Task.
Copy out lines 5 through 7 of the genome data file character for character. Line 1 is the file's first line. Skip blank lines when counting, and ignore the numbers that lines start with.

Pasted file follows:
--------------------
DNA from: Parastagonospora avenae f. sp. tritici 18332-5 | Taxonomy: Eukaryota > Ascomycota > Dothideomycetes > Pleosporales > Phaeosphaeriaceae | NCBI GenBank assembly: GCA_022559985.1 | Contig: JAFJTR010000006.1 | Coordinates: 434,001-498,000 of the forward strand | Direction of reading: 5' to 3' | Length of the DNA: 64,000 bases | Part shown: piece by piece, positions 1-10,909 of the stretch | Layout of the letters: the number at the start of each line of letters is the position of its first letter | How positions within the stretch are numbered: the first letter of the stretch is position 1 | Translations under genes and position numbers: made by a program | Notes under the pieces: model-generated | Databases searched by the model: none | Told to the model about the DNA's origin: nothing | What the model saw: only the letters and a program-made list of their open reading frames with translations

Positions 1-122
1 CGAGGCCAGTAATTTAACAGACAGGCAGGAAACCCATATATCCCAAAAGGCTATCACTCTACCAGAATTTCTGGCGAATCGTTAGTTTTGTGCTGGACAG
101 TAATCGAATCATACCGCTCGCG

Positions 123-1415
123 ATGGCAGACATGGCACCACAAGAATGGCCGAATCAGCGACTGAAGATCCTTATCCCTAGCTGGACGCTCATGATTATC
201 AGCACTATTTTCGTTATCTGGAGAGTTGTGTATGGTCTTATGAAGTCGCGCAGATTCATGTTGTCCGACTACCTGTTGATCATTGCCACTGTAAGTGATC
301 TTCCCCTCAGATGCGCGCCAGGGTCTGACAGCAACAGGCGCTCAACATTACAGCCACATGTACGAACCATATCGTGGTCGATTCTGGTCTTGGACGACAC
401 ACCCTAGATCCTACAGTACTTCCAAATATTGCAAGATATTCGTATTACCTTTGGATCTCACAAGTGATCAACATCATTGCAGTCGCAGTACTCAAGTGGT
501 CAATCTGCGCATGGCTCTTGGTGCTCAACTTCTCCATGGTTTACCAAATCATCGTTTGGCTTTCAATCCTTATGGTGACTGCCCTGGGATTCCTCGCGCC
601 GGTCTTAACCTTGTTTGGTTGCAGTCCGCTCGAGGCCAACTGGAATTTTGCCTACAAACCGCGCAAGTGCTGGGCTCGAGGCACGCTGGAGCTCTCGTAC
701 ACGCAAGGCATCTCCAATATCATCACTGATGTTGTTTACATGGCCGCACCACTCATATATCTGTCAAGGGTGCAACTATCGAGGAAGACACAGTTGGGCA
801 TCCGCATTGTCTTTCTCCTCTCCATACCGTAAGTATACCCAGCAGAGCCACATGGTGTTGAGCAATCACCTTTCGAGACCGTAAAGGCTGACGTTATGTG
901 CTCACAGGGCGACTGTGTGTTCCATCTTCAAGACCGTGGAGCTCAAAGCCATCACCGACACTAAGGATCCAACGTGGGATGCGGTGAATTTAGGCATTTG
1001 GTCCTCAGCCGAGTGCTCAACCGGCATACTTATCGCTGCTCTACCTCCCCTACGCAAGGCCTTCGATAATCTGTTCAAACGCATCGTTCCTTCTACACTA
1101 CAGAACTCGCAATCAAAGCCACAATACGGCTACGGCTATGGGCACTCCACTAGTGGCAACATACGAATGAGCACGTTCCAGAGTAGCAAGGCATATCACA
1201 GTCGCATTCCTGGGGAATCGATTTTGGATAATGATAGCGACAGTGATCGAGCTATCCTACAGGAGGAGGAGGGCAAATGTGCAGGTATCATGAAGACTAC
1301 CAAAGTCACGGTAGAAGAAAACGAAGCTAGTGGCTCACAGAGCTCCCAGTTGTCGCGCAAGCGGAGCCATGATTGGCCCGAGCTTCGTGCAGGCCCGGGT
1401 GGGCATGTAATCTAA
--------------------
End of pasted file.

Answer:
Positions 123-1415
123 ATGGCAGACATGGCACCACAAGAATGGCCGAATCAGCGACTGAAGATCCTTATCCCTAGCTGGACGCTCATGATTATC
201 AGCACTATTTTCGTTATCTGGAGAGTTGTGTATGGTCTTATGAAGTCGCGCAGATTCATGTTGTCCGACTACCTGTTGATCATTGCCACTGTAAGTGATC